The Creature Has a Purpose


by Daniel Tobin


 George Keats, Louisville, KY, Christmas Eve 1841

Incongruities of the “English Palace,”
And a rush of Ohio River air
That smells of millwork and the driven flange
Mingle in the great poet’s brother’s room
Where he lies, dying of the family complaint,
The rusted bellows of his lungs giving out.
Penniless, he has become his debtors,
Having braved the Great Western Road across
The Alleghenies’ broad and fordable sublime,
Their expendable grandeur mastered in flat
And keelboat, broadhorn and ark, to make
his name: two fortunes won, two sawyered
in the roiling confluence of the New World.

No death is a death of luxury—not this life
That pioneered “the Dark and Bloody Land,”
Nor the boy pent, opaque, in a Hampstead room;
Or the one who stayed and wrote and broached
His end in a far country consigned to the past,
Fountain, Forum, sun-burnished piazzas
Where posthumous lives encounter their ruin
In catacomb and column and shuttered light—
This brother absent all ends but his own.

On the mantle, the poet’s portrait, wreathed
In hyacinth, Apollo’s flower, looks off,
Akin to a figure on that antique vase—
All unmoving activity and scope; though
Where the poet is, now, is not the place
He sat to have this minor image drawn.
Margate is gone, and Cheapside, and Wentworth.
Which makes the brother fading here, alone,
Or tended by his slaves, a dreaming thing.
Without the social thought of thee
, the poet wrote,
Nothing could stay life from the vastness,
The blue-green expanse of sea and sky.
And this, amid the great outpouring,
The poet against all likelihood breeching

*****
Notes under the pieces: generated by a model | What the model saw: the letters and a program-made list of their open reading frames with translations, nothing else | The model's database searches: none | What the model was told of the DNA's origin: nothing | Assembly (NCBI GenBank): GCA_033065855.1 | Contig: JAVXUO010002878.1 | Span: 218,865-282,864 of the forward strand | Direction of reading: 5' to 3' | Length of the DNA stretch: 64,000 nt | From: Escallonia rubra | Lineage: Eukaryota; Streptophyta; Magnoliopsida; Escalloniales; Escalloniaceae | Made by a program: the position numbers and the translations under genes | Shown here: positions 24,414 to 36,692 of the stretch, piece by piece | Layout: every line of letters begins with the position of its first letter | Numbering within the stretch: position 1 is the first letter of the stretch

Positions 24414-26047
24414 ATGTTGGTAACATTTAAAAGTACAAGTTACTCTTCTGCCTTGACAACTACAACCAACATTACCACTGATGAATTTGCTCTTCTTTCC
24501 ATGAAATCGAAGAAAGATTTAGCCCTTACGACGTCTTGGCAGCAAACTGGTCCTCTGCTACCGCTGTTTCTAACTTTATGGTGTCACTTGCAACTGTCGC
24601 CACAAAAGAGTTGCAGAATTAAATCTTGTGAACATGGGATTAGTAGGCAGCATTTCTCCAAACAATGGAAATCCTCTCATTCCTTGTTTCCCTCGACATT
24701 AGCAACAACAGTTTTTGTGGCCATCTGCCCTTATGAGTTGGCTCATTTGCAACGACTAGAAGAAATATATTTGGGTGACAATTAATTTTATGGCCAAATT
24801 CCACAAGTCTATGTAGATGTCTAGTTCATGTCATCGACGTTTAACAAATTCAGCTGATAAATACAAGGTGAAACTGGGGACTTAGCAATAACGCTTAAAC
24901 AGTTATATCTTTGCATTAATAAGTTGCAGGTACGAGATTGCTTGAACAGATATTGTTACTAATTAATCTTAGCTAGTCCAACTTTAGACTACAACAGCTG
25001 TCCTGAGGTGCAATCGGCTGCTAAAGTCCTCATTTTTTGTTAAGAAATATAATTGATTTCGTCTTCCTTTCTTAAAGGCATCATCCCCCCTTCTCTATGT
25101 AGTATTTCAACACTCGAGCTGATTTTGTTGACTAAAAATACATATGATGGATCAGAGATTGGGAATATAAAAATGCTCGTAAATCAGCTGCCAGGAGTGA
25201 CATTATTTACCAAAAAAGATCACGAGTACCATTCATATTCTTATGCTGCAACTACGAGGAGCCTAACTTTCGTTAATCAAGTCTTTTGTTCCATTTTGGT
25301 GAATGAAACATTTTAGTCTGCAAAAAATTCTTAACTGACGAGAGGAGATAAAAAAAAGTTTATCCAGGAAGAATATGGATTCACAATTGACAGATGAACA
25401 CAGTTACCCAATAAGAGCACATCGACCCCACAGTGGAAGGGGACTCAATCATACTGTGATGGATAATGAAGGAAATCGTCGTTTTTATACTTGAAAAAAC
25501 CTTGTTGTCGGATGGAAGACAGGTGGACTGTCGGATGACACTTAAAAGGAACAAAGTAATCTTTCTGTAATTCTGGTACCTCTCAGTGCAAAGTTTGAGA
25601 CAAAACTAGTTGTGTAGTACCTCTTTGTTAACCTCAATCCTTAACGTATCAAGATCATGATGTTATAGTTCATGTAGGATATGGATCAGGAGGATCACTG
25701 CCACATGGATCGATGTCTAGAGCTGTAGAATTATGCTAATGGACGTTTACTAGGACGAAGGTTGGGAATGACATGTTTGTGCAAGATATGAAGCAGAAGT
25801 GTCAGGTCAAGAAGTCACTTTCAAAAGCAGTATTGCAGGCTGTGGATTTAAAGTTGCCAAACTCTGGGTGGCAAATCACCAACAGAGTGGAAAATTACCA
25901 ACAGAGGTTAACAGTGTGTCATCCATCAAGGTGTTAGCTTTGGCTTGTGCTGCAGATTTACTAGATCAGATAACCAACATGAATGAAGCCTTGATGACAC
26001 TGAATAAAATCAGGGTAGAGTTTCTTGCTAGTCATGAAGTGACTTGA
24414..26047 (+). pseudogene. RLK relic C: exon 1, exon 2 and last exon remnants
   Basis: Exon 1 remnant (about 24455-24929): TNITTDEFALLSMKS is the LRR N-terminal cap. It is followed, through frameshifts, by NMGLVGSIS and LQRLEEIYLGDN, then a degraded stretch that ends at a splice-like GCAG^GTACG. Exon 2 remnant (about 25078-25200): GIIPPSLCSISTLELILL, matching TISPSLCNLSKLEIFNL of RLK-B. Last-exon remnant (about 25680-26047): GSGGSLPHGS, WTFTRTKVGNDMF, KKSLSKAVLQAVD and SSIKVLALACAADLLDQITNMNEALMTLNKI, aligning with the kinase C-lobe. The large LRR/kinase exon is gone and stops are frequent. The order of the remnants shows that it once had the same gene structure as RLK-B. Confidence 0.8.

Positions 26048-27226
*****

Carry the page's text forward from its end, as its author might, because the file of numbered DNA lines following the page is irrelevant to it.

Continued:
The conditions: The moon is now shining, full
And bright; she is the same to me in matter
What you are to me in spirit
, the hurt belied
On the letter’s fraught, disconsolate seal:
Qui me negligee, me desole
—“By neglect
You have ruined me,” the gem signaling
The poet’s final letter to the beloved,
How short is the longest life
. And, at the crux:
We cannot be created for such suffering

But to have stayed, or turned back, to have
Chosen sacrifice, owned that capability,
Unlike the stoat the poet glimpsed, its head
Peeping from a patch of withered grass—
The creature has a purpose and its eyes
Are bright with it
?  Though how to make a soul,
The poet asked, but through the medium
Of a world like this, the elemental space
That schools and scars till each becomes oneself?

He shifts a little on the bed, the one
Whose body was electric with leaving,
So he might be again at sea, sails flown
In pursuit of the Narrows, the continent
Beyond, its wonders and wealth, his offices,
Parlor life brimming with old world ways—
The nagging neatness of a well-made life.
Under him the waters lift, purgatorial
In their predatory depths, dolphin, shark,
The greater bodies cruising, thrashing,
Scale after scale in the moonwashed swell,
A nautilus, scenting currents, scavenging,
All mother-of pearl chambers spiraling
Logarithmic, prized, rises to the surface,
The pin-hole camera of its eye open, blind
To this teeming speck of a firmament.
A breath. One more. His mouth opens,
Wider now, as if he had begun to sing.

About the Author:

Daniel Tobin is the author of five books of poems, Where the World is Made (University Press of New England, 1999), Double Life (Louisiana State University Press, 2004), The Narrows (Four Way Books, 2005), Second Things (Four Way Books, 2008), and Belated Heavens (Four Way Books, 2010). His poems have appeared nationally and internationally in such journals as The Nation, The New Republic, The Harvard Review, Poetry, The American Scholar, The Paris Review, The Southern Review, The Sewanee Review, The Hudson Review, The Kenyon Review, Image, The Times Literary Supplement (England), Stand (England), Agenda (England), Descant (Canada), and Poetry Ireland Review. He has also published numerous essays on modern and contemporary poetry in the United States and abroad. He is Interim Dean of the School of the Arts at Emerson College in Boston.